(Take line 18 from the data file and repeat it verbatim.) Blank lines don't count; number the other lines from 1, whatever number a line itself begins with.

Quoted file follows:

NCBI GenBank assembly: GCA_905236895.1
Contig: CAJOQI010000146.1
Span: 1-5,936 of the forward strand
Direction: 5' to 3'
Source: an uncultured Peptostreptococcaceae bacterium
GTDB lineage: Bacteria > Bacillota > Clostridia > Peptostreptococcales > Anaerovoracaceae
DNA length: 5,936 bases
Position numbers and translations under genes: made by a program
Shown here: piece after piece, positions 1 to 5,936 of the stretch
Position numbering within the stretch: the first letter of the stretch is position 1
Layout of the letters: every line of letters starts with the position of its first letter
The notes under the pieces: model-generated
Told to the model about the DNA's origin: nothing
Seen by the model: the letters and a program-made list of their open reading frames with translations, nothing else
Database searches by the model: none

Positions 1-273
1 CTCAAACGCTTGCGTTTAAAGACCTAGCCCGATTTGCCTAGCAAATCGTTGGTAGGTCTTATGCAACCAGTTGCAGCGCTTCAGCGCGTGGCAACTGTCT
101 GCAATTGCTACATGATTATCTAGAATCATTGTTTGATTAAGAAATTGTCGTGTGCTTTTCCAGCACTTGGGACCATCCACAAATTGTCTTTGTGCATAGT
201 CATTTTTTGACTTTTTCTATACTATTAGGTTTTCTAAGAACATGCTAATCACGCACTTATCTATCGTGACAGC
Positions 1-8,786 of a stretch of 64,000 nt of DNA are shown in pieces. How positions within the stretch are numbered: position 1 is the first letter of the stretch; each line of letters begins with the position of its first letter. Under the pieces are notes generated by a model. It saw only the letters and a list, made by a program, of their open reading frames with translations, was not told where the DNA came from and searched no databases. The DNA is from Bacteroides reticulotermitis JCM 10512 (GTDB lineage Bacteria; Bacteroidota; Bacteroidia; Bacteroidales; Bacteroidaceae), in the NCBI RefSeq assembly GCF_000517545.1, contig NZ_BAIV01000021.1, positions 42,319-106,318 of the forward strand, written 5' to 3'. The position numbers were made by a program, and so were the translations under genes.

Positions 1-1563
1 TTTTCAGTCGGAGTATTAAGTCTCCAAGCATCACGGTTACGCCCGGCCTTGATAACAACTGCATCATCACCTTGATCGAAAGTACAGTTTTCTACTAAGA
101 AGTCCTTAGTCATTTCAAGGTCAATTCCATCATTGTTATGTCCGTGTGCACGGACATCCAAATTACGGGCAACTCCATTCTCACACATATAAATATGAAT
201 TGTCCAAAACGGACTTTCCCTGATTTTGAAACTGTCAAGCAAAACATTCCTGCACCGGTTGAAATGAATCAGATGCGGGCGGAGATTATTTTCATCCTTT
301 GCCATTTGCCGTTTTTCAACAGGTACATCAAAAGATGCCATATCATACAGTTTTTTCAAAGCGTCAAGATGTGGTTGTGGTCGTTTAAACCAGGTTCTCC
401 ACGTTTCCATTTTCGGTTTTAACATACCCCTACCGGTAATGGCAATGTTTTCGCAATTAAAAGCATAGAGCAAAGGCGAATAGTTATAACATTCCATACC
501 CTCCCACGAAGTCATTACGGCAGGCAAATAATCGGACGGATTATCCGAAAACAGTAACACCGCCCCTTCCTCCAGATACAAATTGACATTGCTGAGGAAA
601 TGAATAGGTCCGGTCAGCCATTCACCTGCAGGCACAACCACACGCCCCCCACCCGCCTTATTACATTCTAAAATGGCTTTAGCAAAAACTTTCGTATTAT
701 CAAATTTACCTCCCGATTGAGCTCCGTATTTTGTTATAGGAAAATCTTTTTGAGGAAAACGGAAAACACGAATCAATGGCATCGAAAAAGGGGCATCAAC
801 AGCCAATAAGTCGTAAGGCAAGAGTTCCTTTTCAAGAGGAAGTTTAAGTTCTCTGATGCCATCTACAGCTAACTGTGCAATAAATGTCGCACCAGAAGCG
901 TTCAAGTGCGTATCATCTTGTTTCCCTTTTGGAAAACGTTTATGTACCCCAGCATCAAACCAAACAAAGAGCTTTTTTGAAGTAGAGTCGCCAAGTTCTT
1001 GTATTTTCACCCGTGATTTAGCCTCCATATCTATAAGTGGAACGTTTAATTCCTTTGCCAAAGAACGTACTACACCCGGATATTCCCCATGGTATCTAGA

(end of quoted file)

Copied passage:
101 GCAATTGCTACATGATTATCTAGAATCATTGTTTGATTAAGAAATTGTCGTGTGCTTTTCCAGCACTTGGGACCATCCACAAATTGTCTTTGTGCATAGT